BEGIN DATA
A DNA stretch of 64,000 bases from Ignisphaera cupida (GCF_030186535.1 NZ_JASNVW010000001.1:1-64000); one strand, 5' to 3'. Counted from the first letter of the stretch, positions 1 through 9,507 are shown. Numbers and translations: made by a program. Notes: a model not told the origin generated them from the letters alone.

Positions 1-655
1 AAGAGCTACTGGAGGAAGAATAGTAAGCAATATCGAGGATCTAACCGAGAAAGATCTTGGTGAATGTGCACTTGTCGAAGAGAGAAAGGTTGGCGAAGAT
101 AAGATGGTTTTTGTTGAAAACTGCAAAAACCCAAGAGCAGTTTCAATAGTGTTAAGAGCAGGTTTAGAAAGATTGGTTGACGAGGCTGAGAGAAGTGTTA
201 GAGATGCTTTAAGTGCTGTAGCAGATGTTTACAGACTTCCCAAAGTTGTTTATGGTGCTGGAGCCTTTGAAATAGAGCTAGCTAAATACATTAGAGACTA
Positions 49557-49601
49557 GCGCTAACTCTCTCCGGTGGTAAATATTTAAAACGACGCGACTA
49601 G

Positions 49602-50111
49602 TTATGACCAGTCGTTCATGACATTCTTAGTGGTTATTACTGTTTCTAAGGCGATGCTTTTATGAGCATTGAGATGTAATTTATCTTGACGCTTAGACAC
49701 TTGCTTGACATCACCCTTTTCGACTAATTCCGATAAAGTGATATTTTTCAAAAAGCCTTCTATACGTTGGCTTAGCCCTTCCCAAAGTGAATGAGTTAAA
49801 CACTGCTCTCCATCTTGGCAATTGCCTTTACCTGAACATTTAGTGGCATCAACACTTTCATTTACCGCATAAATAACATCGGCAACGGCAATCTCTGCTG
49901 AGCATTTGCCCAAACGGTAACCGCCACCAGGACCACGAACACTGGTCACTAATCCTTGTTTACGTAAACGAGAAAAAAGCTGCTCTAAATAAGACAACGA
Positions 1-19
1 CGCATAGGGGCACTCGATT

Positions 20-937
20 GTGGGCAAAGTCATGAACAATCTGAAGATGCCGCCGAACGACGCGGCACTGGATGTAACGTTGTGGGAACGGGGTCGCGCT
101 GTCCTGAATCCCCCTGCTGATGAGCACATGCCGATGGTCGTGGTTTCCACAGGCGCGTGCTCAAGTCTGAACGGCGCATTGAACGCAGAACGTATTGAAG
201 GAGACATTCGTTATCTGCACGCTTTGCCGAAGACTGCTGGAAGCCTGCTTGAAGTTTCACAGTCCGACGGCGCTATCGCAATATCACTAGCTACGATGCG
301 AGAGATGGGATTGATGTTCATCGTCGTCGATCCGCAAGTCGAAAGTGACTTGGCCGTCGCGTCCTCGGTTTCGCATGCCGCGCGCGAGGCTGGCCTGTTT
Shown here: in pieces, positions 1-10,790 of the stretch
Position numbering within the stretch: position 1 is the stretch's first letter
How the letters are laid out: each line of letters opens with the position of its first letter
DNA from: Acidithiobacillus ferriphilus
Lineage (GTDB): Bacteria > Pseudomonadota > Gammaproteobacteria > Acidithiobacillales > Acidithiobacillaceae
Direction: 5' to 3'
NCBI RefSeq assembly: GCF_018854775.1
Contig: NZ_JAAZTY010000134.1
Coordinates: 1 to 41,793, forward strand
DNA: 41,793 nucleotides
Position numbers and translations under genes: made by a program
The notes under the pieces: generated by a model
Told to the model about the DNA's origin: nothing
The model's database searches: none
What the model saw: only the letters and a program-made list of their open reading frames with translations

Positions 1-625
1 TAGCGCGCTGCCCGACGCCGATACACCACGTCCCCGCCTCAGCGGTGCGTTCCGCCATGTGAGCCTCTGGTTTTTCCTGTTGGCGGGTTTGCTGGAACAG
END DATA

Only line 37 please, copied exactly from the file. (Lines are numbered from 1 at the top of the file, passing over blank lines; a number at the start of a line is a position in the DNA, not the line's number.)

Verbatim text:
1 TAGCGCGCTGCCCGACGCCGATACACCACGTCCCCGCCTCAGCGGTGCGTTCCGCCATGTGAGCCTCTGGTTTTTCCTGTTGGCGGGTTTGCTGGAACAG